Frank Sinatra. When author, jazz musician and blogger Ted Gioia of Jazz.com asked me to write reviews of my 12 favorite jazz-influenced Sinatra tracks, I cavalierly said, "Sure, no problem." Then I pulled out my three large Sinatra box sets and 33 individual CDs and gulped. Boiling "The Voice" down to a jazz dozen was going to require some serious listening and careful parsing. Four hours later, I had my 12 bell-ringers—including one that has been missed by even the most comprehensive Sinatra discographies. You can read my 12 Sinatra Tracks for Jazz Lovers at Jazz.com— starting on the blog's action-packed home page.
Teddy Charles. Call a jazz legend and you never know what you're going to get. Last Tuesday evening, I buzzed vibraphonist Teddy Charles. He answered late, on the eighth or ninth ring:
"Teddy, hey, it's Marc."
"Hey, how you doin'?"
"Good. I was listening to New Directions and thought I'd call to say hi."
"Great. Hey, we're in the middle of rehearsal. Want to hear something?"
Teddy put down the phone, and the band kicked off I'll Remember April followed by Bye, Bye Blackbird. Thirty minutes of music featuring the great Teddy Charles, who sounds, by the way, like a million bucks! When Blackbird ended, Teddy got back on the phone:
"How'd you like that?"
"Absolute killer! Real gone!"
[Laughing] "Good, good."
"Seriously, Teddy, you sound incredible. Who was playing piano? He was great."
"Yeah? You liked him?"
"It was me!"
Teddy will be at the famed Village Vanguard with a quintet the week of March 25th. If you want to hear what the 1950s were all about, here's your chance.
Thad and Mel. Master blogger Doug Ramsey had a terrific post this week at Rifftides on the Thad Jones-Mel Lewis Orchestra. Go here to read it and see a clip of the roaring band in the mid-1970s playing Cherry Juice. (William Claxton took the photo of Doug, right)
Sonny Stitt. Doug Ramsey also posted a side-splitting video clip of Bill Cosby on the Dick Cavett Show explaining why he gave up a career as a jazz drummer—and the role that Sonny Stitt and Max Roach played in his towel-toss. I promise you'll burst out laughing by the end of this one. Go here.
John Handy. David Brent Johnson, host of WFIU's Night Lights jazz radio show, interviewed alto saxophonist John Handy, who played on four Charles Mingus studio recordings in 1959—Mingus in Wonderland, Blues & Roots, Mingus Ah Um and Mingus Dynasty. David captured lots of great insights in his four-part conversation with Handy. Go here to read Part 1.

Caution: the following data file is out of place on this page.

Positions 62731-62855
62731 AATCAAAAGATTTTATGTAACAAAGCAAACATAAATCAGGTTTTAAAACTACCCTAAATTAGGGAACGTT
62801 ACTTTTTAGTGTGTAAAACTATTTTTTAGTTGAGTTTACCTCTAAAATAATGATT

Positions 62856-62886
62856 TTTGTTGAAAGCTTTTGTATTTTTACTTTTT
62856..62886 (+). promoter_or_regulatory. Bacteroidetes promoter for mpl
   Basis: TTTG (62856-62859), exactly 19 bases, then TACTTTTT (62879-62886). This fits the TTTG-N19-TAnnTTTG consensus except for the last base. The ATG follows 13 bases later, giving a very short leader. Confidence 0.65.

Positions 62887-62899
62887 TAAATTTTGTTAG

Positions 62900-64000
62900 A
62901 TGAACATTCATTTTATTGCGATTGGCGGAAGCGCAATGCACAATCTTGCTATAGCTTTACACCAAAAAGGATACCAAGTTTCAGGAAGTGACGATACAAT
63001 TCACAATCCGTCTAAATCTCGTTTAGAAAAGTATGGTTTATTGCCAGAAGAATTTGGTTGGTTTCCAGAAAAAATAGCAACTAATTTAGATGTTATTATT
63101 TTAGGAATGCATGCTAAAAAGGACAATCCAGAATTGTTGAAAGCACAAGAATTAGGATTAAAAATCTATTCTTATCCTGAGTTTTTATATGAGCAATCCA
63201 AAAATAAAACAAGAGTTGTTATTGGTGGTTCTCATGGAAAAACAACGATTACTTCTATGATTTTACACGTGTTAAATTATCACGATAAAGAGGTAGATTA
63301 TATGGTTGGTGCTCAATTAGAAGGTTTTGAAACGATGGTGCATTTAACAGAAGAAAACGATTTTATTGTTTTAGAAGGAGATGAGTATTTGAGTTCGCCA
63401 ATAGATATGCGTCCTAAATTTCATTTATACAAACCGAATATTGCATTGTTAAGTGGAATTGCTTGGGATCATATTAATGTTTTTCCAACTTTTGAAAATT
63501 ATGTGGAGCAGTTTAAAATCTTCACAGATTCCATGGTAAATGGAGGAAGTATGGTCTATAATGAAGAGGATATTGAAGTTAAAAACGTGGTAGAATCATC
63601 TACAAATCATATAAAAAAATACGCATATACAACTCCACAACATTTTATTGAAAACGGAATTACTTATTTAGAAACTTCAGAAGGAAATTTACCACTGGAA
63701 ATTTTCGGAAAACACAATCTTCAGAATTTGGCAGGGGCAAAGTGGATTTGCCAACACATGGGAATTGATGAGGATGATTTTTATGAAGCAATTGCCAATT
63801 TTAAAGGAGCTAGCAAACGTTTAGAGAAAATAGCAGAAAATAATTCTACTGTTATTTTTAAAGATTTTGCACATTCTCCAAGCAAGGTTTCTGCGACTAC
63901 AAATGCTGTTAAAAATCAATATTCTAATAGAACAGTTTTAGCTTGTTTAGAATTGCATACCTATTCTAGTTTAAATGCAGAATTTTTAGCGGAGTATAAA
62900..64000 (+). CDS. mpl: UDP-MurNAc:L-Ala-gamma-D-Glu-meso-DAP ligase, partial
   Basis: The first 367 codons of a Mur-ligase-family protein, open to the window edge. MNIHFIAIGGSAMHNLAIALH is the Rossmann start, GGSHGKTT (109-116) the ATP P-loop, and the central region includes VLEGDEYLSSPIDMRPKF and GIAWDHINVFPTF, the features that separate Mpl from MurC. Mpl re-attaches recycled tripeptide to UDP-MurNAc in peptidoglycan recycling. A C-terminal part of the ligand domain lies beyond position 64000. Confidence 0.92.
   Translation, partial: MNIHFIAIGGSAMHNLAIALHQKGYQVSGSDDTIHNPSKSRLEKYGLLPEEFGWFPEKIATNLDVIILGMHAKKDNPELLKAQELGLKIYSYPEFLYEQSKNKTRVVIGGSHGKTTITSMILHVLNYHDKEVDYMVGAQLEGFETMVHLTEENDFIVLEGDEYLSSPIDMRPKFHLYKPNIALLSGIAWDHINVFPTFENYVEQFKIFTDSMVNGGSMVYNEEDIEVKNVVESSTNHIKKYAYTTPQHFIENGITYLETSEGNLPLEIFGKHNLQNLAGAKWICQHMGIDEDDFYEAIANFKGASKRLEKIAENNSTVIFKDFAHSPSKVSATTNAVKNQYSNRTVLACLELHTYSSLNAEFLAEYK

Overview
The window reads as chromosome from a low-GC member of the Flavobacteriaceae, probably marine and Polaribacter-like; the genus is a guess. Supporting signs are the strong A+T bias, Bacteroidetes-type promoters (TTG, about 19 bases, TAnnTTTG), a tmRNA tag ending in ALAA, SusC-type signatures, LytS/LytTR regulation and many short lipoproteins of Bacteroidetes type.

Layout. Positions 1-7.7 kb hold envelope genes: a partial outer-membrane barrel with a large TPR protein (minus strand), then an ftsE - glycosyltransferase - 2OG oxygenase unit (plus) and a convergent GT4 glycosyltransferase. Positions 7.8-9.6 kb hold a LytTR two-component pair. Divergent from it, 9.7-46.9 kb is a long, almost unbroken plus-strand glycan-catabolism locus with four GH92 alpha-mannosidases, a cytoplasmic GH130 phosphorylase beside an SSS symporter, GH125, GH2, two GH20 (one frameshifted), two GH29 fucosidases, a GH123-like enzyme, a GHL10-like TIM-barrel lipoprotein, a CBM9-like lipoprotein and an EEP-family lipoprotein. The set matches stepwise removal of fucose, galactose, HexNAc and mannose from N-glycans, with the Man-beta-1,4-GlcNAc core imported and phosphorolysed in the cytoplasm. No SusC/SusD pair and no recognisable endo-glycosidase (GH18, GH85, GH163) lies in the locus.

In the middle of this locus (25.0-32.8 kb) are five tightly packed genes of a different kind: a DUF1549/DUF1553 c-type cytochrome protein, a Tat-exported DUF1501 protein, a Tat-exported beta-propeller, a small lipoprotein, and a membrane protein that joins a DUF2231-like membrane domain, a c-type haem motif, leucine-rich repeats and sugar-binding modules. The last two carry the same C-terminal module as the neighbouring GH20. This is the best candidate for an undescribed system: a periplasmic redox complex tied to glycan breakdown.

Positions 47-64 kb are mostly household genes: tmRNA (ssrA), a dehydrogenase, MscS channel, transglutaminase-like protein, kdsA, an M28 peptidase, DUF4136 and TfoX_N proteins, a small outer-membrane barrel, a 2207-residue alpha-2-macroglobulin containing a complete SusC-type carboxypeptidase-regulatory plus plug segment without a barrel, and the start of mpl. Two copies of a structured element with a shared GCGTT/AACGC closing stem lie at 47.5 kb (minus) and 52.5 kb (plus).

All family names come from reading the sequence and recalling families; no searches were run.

Raymond De Felitta. Film director and writer Raymond De Felitta ('Tis Autumn: The Search for Jackie Paris) blogs on classic movies and Old Hollywood at Movies Til Dawn. It's a delightful place to linger if you appreciate old
movies and want an insider's view of what makes iconic films and actors special. Raymond's current post examines a sleeper called Meet Me in Las Vegas (1956). Raymond unearthed a color video clip of a vampy Cyd Charisse jazz dancing in a sultry Hermes Pan-choreographed Frankie and Johnny. Off-camera, Sammy Davis, Jr. sings/narrates the song's tarty tale of betrayal, murderous rage and upward mobility. If you want to see Raymond's touching pre-'Tis Autumn films, rent Two Family House (2000) and The Thing About My Folks (2005) with Paul Reiser and Peter Falk.
Josh Myers Quintet. First, full disclosure: Jazz bassist Josh Myers is my cousin. Well, he's not technically my cousin. He's my cousin's son. But I have no idea what that is exactly (something "removed"). So I just call him my cousin. Fresh out of NYU's jazz program, Josh and his group work tirelessly almost nightly around Brooklyn and lower Manhattan. Josh just released his debut CD—Walls Red—featuring mostly his original compositions. Josh's quintet is made up of Josh on bass, Brian Scherman on alto, Heath Walton on tenor, Jonathan Anderson on piano and Jordan Perlson on drums. I downloaded the album this week and gave it a listen. The executions are tender envelope-pushers that combine a high level of musicianship with intricate melody lines and sensitive modal improvisation. And unlike many new CDs from up-and-coming jazz artists these days, the musicians here actually are listening to each other and feeding off the vibe rather than just blowing like there's no tomorrow. Take a listen here (click on the "audio" tab at the top to sample full tracks). It's also a pleasure to hear original works from a musician who is trying to blaze a new jazz path. You did good, cuz.